Gujarat to set up diagnostic centre to pre-empt fatal infectious diseases in Asiatic lions

By: |
August 11, 2021 4:19 PM

The Gujarat chief minister added that the lion population had increased 29 per cent in the past five years, adding that the big cat habitat was now spread over 30,000 sq km, covering Gir, Chotila, Amreli, Sayala, and Bhavnagar.

asiatic lions in gujaratThere is a proposal to relocate some Asiatic lions to Kuno-Palpur in Madhya Pradesh to diversify the animals’ habitat

Gujarat will set up a state-of-the-art disease diagnostic and research facility for the conservation of Asiatic lions and to pre-empt and any fatal infectious diseases, Chief Minister Vijay Rupani said.

Speaking during a virtual celebration on the occasion of World Lion Day, which the state government has been celebrating since 2016, Rupani said lions symbolised strength and holiness. The Indian emblem also has three lion faces, he added.

Rupani said Prime Minister Narendra Modi, who worked towards the animals’ conservation during his tenure as Gujarat chief minister, had a special attachment for the animal and granted Rs 2,000 crore for their conservation.

The Gujarat chief minister added that the lion population had increased 29 per cent in the past five years, adding that the big cat habitat was now spread over 30,000 sq km, covering Gir, Chotila, Amreli, Sayala, and Bhavnagar.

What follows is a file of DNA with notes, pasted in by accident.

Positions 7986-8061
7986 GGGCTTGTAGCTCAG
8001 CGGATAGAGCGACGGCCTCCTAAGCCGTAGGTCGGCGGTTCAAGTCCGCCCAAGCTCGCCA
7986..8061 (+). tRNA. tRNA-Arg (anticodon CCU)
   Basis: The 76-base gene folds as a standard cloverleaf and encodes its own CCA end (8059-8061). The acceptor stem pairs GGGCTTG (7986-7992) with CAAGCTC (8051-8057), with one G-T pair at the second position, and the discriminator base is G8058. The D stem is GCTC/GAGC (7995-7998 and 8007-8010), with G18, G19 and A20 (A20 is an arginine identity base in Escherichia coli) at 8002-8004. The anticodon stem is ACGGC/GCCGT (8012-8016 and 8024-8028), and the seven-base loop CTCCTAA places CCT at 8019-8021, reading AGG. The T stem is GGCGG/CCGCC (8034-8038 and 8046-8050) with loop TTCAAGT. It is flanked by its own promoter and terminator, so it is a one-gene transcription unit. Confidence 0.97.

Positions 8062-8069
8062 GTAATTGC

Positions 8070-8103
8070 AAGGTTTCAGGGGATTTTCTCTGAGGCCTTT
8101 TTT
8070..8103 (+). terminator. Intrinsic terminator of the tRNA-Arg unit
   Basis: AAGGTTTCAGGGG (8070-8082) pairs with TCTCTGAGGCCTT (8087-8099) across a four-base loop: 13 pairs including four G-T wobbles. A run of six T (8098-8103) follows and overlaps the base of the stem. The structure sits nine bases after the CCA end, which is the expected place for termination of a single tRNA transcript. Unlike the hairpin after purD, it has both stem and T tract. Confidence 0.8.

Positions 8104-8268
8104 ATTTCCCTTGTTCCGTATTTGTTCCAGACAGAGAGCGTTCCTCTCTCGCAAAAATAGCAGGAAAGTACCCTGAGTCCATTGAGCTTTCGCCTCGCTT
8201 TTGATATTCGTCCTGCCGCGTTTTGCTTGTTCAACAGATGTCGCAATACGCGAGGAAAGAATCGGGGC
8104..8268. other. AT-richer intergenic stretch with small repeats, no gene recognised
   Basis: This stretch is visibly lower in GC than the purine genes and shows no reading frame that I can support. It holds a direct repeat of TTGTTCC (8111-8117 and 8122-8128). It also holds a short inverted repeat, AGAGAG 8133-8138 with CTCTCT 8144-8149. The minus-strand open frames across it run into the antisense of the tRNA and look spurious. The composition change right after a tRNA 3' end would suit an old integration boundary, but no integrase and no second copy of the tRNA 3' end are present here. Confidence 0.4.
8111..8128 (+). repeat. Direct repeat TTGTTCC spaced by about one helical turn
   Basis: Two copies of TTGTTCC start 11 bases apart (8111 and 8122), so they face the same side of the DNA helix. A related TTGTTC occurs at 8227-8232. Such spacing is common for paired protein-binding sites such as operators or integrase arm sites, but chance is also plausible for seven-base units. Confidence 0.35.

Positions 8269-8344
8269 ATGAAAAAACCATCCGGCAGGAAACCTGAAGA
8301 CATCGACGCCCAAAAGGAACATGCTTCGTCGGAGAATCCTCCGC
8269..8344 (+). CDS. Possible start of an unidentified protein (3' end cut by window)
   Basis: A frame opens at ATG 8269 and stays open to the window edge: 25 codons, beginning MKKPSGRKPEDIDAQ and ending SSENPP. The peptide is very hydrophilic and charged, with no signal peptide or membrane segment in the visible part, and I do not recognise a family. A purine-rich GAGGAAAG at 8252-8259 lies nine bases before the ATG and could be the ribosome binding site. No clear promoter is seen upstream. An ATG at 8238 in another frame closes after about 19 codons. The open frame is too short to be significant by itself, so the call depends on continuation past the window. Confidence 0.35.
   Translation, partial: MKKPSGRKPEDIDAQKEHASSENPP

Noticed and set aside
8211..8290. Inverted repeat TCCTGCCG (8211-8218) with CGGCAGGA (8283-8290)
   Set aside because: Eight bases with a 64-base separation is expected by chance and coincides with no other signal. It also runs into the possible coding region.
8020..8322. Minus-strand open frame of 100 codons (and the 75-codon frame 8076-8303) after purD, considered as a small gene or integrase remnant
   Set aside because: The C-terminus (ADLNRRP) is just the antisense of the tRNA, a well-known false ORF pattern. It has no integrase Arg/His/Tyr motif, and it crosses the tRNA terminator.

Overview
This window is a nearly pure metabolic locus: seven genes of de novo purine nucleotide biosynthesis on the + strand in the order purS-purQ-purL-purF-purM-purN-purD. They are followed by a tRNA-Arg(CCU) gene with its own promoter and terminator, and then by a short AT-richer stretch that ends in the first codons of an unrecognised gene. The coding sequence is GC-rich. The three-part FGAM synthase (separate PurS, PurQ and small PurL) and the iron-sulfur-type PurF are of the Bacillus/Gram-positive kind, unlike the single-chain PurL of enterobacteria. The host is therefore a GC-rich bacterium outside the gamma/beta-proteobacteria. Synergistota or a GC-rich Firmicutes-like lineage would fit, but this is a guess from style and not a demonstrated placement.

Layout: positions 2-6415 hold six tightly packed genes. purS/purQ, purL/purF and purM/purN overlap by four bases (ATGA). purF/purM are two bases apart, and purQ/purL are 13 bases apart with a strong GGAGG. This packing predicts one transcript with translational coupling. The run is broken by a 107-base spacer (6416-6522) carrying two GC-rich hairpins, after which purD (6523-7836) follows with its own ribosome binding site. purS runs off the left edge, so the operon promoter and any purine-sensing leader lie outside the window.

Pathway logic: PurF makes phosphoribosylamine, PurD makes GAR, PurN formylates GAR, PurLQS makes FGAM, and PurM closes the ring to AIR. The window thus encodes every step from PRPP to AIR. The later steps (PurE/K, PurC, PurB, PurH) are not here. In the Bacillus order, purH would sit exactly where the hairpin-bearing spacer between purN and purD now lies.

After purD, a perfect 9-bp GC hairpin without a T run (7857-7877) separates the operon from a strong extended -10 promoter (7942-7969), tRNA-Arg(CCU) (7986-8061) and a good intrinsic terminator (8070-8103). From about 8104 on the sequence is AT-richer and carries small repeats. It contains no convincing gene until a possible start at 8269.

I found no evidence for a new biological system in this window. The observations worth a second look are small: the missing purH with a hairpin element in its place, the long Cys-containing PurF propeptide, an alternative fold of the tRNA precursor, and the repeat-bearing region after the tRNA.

Rupani said on the diagnostic and research centre that the state-of-the-art facility would ensure that no lions were lost to infectious diseases in the future.

Lion population
Habitat loss and hunting had led to the decimation of lion populations across their traditional homes across the world. The Indian lion population has also declined drastically, being classified by the International Union for Conservation of Nature (IUCN) as endangered. Despite the bounce-back in the numbers, the animal remains vulnerable to several threats.

Reports suggest the lion population has grown in or around human areas in Gujarat, leading to a rise in attacks by the big cats.

Although it is still unclear why the animals are leaving their habitats, conservationists argue that the Gir protected area was too small for the growing Asiatic lion population. As their population has risen, so have incidents of attacks on humans.

There is a proposal to relocate some Asiatic lions to Kuno-Palpur in Madhya Pradesh to diversify the animals’ habitat. However, the project has been stalled, despite the Supreme Court’s intervention, as the Gujarat government has refused to co-operate.

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